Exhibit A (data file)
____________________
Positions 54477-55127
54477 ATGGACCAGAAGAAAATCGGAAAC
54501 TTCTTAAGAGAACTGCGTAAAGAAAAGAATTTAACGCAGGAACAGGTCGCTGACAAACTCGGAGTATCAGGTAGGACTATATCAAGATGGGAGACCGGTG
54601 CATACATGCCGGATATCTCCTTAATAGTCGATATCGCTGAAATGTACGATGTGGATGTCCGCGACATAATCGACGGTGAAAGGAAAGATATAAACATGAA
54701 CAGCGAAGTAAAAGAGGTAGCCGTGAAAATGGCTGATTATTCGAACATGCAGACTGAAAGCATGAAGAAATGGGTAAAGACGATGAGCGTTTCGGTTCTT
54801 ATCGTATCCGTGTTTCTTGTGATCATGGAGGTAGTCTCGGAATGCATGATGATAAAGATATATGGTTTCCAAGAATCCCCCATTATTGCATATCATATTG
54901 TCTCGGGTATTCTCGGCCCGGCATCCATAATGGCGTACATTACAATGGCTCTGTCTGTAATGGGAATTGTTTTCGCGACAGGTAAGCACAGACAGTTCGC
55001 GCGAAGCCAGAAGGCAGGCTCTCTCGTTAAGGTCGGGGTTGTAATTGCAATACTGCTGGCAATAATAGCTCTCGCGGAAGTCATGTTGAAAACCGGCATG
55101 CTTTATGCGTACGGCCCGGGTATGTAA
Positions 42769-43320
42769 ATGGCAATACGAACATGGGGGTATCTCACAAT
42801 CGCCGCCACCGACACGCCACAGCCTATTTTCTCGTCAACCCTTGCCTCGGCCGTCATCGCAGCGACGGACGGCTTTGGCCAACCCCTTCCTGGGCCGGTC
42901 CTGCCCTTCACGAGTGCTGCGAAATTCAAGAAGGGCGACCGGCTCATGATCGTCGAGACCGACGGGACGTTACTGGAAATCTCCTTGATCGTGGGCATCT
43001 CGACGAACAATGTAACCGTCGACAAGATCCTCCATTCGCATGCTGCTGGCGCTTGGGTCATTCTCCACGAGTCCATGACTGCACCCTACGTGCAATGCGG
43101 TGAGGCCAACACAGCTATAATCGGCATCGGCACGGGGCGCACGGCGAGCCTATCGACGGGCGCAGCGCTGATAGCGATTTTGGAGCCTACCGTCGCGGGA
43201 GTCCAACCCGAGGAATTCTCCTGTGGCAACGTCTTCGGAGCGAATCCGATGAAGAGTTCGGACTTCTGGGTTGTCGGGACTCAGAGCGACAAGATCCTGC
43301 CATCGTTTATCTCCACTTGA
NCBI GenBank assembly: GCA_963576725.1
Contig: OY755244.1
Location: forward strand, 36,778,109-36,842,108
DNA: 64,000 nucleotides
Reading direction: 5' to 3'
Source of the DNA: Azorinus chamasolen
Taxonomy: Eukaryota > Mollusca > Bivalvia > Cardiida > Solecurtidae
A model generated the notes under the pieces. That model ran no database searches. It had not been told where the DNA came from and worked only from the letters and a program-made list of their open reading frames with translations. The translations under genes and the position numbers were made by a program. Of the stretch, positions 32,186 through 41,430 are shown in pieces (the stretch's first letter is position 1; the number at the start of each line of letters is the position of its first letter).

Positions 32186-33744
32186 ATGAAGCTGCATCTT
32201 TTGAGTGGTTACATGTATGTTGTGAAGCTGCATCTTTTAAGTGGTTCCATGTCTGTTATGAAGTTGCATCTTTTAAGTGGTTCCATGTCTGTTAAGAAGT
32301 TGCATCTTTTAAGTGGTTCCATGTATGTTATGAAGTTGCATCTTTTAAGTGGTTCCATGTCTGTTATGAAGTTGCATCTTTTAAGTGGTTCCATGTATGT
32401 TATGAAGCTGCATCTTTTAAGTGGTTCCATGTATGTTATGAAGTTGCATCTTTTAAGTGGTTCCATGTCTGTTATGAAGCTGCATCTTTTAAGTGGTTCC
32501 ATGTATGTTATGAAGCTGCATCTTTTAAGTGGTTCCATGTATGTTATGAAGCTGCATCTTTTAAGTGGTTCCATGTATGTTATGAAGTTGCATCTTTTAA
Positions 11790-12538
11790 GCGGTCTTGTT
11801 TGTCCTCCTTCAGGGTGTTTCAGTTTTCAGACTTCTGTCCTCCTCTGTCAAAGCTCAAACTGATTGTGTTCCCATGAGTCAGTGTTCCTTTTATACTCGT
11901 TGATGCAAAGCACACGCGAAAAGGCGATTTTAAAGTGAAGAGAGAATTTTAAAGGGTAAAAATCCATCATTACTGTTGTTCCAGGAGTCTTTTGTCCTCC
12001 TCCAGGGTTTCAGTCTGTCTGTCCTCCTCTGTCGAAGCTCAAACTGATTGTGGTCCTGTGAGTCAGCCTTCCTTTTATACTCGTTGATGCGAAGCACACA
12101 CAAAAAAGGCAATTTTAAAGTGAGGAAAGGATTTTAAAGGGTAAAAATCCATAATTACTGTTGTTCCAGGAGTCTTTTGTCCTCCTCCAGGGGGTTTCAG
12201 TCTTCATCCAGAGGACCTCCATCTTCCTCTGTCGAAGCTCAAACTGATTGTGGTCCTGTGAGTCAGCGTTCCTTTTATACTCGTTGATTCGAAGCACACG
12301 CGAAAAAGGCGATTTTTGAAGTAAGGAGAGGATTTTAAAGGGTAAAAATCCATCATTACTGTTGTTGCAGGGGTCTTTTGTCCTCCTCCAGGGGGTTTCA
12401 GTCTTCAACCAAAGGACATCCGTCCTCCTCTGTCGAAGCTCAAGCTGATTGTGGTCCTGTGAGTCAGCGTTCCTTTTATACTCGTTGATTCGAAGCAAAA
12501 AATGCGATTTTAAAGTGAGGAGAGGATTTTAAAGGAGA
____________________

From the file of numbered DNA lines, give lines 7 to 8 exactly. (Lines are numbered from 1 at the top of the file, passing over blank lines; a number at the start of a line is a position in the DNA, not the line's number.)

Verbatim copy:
54901 TCTCGGGTATTCTCGGCCCGGCATCCATAATGGCGTACATTACAATGGCTCTGTCTGTAATGGGAATTGTTTTCGCGACAGGTAAGCACAGACAGTTCGC
55001 GCGAAGCCAGAAGGCAGGCTCTCTCGTTAAGGTCGGGGTTGTAATTGCAATACTGCTGGCAATAATAGCTCTCGCGGAAGTCATGTTGAAAACCGGCATG